Whoooo? Whooooo? Who is Rebecca Elliott? 

The creative mind behind the wildly famous Owl Diaries! That’s who! If you have a kiddo between the ages of five and ten, you are most likely already aware of these gorgeous and highly addictive chapter books.  I had to know how it all started, and even more pressing – why owls?

Rebecca, I’m so excited to catch up with you! The best-selling Owl Diaries in Scholastic’s Branches series is a favorite in our house! It has so many aspects that make it stand out–the characters are easy to relate to; the town and situations are comfortable and easy to imagine; and the colors and patterns make the pages really pop!


I love the amazing (and talented) Eva Wingdale! Can you tell us a bit about how she came to be? Why an owl?


With Owl Diaries I really set out to write the kind of books I would have wanted to read when I was a pre-10 year old. I always loved animal stories but equally wanted characters I could relate to so this is what prompted Eva and her world. It’s escapism (Owls that wear berets and attend Treetop ‘Owlementary’ etc.) whilst at the same time, I hope, it’s relatable to a, say, 8 year old as it’s about friendships, family and being a creative kid. And why owls? Well obviously with their big eyes and fluffy feathers they’re pretty adorable, but also their nocturnal living and the fact that we rarely see them in our day to day lives yet we know they live around us gives them this verging on mythical quality, we could almost believe they might just live a secret life in the woods where they speak to each other on their Pinecone phones and have bats as pets!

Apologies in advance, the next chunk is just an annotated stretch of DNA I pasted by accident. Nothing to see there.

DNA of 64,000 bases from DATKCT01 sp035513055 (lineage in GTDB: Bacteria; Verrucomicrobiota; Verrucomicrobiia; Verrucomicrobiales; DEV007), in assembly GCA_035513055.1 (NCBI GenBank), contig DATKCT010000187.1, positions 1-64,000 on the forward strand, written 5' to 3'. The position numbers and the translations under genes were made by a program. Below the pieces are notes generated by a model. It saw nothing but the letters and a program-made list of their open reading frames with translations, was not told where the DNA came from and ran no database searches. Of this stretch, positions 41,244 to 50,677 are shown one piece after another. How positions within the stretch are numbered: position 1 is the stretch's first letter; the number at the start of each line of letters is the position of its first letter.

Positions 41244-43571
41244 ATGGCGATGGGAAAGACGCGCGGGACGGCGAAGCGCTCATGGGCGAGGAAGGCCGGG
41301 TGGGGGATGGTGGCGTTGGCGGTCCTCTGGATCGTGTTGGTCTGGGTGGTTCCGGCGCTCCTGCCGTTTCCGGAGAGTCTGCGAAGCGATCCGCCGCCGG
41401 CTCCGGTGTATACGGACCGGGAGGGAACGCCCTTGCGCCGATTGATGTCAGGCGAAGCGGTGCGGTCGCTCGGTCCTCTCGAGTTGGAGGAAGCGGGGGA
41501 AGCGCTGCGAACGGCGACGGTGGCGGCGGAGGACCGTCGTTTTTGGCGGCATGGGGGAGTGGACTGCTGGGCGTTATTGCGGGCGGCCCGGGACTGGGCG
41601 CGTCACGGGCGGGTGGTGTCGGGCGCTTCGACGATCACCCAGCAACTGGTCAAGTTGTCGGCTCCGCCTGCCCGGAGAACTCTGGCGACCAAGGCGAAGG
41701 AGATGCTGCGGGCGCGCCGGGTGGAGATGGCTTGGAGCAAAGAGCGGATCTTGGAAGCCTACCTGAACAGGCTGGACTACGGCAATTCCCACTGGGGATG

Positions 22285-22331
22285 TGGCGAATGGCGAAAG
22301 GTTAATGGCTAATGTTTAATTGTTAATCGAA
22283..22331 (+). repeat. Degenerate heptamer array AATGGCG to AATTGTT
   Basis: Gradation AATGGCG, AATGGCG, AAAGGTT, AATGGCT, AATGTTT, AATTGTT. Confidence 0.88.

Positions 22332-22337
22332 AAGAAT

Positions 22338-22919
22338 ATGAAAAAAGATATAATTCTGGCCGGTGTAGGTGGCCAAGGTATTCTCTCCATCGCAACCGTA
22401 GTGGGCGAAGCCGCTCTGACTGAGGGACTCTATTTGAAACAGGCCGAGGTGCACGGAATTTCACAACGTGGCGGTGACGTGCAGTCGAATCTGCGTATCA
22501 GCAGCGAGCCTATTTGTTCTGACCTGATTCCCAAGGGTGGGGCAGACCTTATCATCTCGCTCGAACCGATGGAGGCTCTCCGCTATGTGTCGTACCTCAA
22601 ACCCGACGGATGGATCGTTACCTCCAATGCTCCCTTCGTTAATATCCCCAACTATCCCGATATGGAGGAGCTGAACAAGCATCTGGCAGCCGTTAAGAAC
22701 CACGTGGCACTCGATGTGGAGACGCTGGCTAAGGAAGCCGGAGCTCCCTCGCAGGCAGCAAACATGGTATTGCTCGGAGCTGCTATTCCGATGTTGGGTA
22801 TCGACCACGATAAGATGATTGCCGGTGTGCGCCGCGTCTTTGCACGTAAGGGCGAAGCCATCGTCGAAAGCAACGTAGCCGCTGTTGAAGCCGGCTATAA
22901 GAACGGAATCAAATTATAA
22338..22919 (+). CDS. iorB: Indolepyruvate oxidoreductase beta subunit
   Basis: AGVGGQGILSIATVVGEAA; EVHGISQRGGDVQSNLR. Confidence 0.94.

You mention the similarities between you and Eva in your book bios, but do you have a Lucy and Baxter (and Sue Clawson) in your life as well to draw inspiration?


Yes, Eva is definitely based on me in that I was always drawing and making things and started the odd club in my time too (and had a cool, if occasionally annoying older brother who was in a band!). Lucy is kind of a bit quieter and a bit more sensible than Eva so is probably a mixture of a few fun but slightly more sensible people than me I’ve known over the years and Eva’s pet bat Baxter is probably a mixture of my pet cat Bernard and my two sons–cheeky and lovable but always flying off somewhere they shouldn’t! As for Sue, Eva’s “Meany McMeanersson” classmate, well I think we’ve all known a few Sue Clawson’s in our time, haven’t we? Though actually she’s one of my favourite characters, yes she’s blunt but I don’t really think she means to be, she’s just a bit misunderstood!


I love the mixed media textures, layers of shapes, and lined paper backgrounds. It’s kind of part graphic novel, part collage, and part sketchbook. It is very different from your illustrations in Just Because, Zoo Girl, and the Cub books. How did the Diary style evolve and how does the workflow differ from your more traditional illustrations?


I’ve illustrated books for many years now and to keep things interesting I’m always changing my style to suit the next project (I’m easily bored!). I’d been using the layered patterns digital style in a few picture books and it seemed to really fit the Owl Diaries, almost as if Eva has scrapbooked the illustrations herself. There is also the fact that there are 80 fully illustrated pages in each Owl Diary (and I’m currently working on book 11!) so I knew I needed a quicker style than my painterly one if I was to keep my sanity and keep up with the workload! I’m proud of how the books look though and think the style suits the format well.


How about your character creation process? Each character has its own patterns, colors and attributes, but without a ton of unnecessary detail. How do you decide who gets what and how do you know when a character design is finished?


I think it’s quite an instinctive process, as I both write and illustrate my books the character design and story writing process go hand in hand. I’ll start with sketches of the characters, then start writing the story with those characters in mind, then as the story progresses on paper that often changes the way I see the character so I go back and change the design, and so on. I think you feel rather than know when the design is finish ed. Or occasionally you hit the deadline and that decides for you!